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Why One Big Trader is Fading the Housing Rally

Brian Stutland | President, Stutland Equities and CNBC Contributor
Tuesday, 13 Nov 2012 | 3:50 PM ET

On Monday, one of the worst performing sectors was the homebuilders.

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The SPDR Homebuilders ETF sold off 1.5 percent to close at its 50-day moving average. And the ETF saw heavy option volume, most of it in puts. Over 8 times the average daily put volume traded, and the put/call ratio was 12.8.

The biggest trade of the day was the purchase of 21,000 Jan. 24/22 put spreads for $0.42 each, which the trader did when the XHB was trading at $25.56. This is a bearish trade that profits if XHB is below $23.58 at January expiration — which would be a 7.7 percent decline over the next 67 days.

This spread will only realize its full value of $2.00 if XHB is below $22.00 at expiration. Since the trader spent $0.42, that would mean a profit of $1.58, or a 376 percent return on risk. However, if XHB is above $24.00 at expiration this spread will be worthless, and the trader will lose the entire $0.42 spent.

Data suggests that the U.S. housing market has bottomed, so why all the bearishness?

On Monday, XHB component D.R. Horton reported better-than-expected results — but the CEO's cautious comments on job growth hurt the stock and the sector. (Read More: Builders Warn on Housing.)

And last week, Zillow, an online realtor, guided below what the street was expecting for the fourth quarter. This comes in contrast to housing data, and suggests that momentum may be waning for the homebuilding sector.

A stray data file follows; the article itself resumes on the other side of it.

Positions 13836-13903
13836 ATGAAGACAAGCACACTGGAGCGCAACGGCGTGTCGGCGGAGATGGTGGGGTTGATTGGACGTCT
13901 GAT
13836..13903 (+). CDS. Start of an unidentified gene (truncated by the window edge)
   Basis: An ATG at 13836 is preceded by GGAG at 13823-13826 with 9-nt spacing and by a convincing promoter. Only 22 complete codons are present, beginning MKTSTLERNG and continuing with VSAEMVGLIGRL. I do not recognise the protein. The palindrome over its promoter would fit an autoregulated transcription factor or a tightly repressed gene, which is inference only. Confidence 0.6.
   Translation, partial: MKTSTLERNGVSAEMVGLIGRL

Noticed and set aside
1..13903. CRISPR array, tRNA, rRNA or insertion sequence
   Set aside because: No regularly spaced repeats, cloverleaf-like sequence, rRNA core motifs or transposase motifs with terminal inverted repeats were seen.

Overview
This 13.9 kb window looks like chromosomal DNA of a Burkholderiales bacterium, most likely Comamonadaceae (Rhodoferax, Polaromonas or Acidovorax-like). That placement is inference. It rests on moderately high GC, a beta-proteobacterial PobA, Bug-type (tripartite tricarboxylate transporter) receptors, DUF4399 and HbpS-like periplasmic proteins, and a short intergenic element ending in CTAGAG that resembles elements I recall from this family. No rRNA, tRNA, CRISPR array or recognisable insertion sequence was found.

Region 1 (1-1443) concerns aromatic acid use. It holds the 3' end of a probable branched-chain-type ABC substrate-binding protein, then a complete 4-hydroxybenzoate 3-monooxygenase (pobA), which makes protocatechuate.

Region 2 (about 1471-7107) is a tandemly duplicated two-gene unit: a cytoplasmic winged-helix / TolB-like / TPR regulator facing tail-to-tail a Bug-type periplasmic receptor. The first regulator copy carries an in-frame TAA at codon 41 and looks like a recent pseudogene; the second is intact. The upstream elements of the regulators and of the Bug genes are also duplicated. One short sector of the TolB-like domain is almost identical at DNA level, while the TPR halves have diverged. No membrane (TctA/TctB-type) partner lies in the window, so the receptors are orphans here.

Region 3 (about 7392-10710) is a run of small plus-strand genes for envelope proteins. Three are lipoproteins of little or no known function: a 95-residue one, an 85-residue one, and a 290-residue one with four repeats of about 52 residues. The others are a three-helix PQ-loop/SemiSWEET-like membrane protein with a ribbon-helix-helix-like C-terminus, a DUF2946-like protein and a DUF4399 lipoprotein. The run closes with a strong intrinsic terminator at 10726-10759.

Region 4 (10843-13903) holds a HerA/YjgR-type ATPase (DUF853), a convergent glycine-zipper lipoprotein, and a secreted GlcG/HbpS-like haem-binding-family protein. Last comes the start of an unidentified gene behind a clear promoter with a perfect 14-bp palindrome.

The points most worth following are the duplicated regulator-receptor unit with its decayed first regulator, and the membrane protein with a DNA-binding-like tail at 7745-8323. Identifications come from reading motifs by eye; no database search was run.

Indeed, the XHB is up 45.6 percent year-to-date, so the slightest reason to be bearish is bound to cause some profit-taking, especially ahead of the uncertainty surrounding the fiscal cliff.

With that in mind, let's take a second look at the trade.

As we mentioned, this option trader's spread targets a move to $22.00 for the XHB, and this is currently the ETF's 200-day moving average. Whether we do, in fact, see a test of the 200-day is likely to be determined by the guidance that the rest of XHB's components provide.

Home Depot, one of the XHB's largest components, reported a beat on Tuesday morning and guided up, which is somewhat lifting the homebuilding sector after Monday's decline. (Read More: 'Pretty Powerful Backdrop' Ahead for Home Depot: Pro.)

If you want to get bearish exposure to the sector, consider Tuesday's strength as an opportunity. But be sure to use spreads like this one to keep risk fixed, and reward/risk ratios high, in the event that the 50-day moving average holds as support for the XHB.

Brian Stutland is the President of Stutland Equities and a contributor to CNBC's "Options Action."

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